Sri Lankan Prime Minster Ranil Wickremesinghe and Chinese Ambassador to Sri Lanka YI Xianliang attended the launch of an industrial zone in the Hambantota district on January 7. It is reported that hopefully China will invest billions into the zone within the next three to five years. What businesses does the Sri Lankan government plan to develop in the industrial zone? How will the zone help in the development of Sri Lanka?
At the outset, I would like to thank the China Daily for the opportunity given to me to provide our views with regard to the Hambantota Port and the proposed Industrial Zone in the same district in Sri lanka. My responses to your questions are as follows:
Sri Lanka built a large seaport in Hambantota with the support of an Exim Bank credit facility commencing around 2009. The Ports Authority of Sri Lanka managed the port upon its completion but it unfortunately did not prove to be a viable entity business-wise, even though some ships carrying vehicles were diverted to Hambantota from the Colombo Port. Since the new port had been built using a loan, the loan had to be paid back in time along with the interest. Unfortunately the revenue the port generated was insufficient.
Therefore, the Government of Sri Lanka, with the concurrence of the Government of China, decided to invite Chinese shipping companies to lease out and run it on a Private partnership basis.
Accordingly, the Sri Lankan government called for proposals and two Chinese companies submitted proposals. The proposal submitted by China Merchants, which offered USS 1.12 billion for an 80% stake for 99 years was recommended by the relevant technical committee. Here I must mention that China Merchants is already involved in seaport business in Sri Lanka, as they manage the Colombo International Container Terminal very successfully. That is the only port capable of handling 18,000 TEU capacity vessels in South Asia.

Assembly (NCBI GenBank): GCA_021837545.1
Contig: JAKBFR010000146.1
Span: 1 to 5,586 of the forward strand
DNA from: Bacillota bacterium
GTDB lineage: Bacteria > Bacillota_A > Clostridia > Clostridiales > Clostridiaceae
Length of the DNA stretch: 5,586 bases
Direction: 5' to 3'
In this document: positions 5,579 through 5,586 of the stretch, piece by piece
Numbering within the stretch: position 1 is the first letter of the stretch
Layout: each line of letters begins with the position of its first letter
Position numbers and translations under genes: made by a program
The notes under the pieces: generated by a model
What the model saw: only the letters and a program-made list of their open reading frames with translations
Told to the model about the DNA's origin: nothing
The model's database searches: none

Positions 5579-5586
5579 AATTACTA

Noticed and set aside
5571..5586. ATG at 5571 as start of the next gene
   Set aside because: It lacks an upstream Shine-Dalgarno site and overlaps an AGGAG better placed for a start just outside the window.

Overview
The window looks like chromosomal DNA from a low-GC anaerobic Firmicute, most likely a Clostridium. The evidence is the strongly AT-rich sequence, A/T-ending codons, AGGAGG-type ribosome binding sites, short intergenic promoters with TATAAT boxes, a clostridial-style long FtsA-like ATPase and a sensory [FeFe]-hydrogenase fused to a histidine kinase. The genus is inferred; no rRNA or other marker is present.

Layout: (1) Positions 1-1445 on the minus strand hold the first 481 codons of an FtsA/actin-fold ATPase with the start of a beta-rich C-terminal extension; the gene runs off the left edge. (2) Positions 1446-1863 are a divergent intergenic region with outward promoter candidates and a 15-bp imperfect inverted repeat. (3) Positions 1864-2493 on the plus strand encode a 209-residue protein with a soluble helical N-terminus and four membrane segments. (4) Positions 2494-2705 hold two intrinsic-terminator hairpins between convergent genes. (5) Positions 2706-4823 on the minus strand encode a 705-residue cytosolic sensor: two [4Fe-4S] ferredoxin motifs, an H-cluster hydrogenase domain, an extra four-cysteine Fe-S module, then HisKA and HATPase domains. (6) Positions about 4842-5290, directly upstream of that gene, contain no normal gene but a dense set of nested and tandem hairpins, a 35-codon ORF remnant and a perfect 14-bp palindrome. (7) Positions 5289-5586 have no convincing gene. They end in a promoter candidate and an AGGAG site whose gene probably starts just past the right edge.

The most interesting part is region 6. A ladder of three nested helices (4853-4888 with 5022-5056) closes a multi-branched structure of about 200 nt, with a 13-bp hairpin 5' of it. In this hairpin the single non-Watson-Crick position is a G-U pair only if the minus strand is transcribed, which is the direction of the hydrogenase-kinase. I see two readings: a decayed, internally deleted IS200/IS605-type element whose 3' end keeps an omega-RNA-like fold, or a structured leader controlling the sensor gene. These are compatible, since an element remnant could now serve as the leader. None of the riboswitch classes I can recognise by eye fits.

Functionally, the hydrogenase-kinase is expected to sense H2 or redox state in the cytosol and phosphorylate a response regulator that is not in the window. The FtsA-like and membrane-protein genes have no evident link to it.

When the Industrial Zone adjoining the Hambantota Port was ceremonially opened, the Chinese Ambassador in Sri Lanka informed the gathering that Chinese investors would invest US$ 5 billion in the zone during the next three to five years.
Sri Lanka needs to accelerate its export base, as its current export earnings are equivalent to only 50% of its import bill, leaving Sri Lanka with a very unfavourable balance of payment. It is up to investors to identify suitable industries. Sri Lanka would like to provide employment opportunities to the country’s human resources, so labour-intensive industries would be welcome. Further, investors who use local raw materials, such as mineral sands, graphite and agricultural commodities would generate income opportunities for Sri Lanka. As the Hambantota Port includes a bunkering facility and a Tank Farm Project, investments relevant to both ship repairs and building would be useful.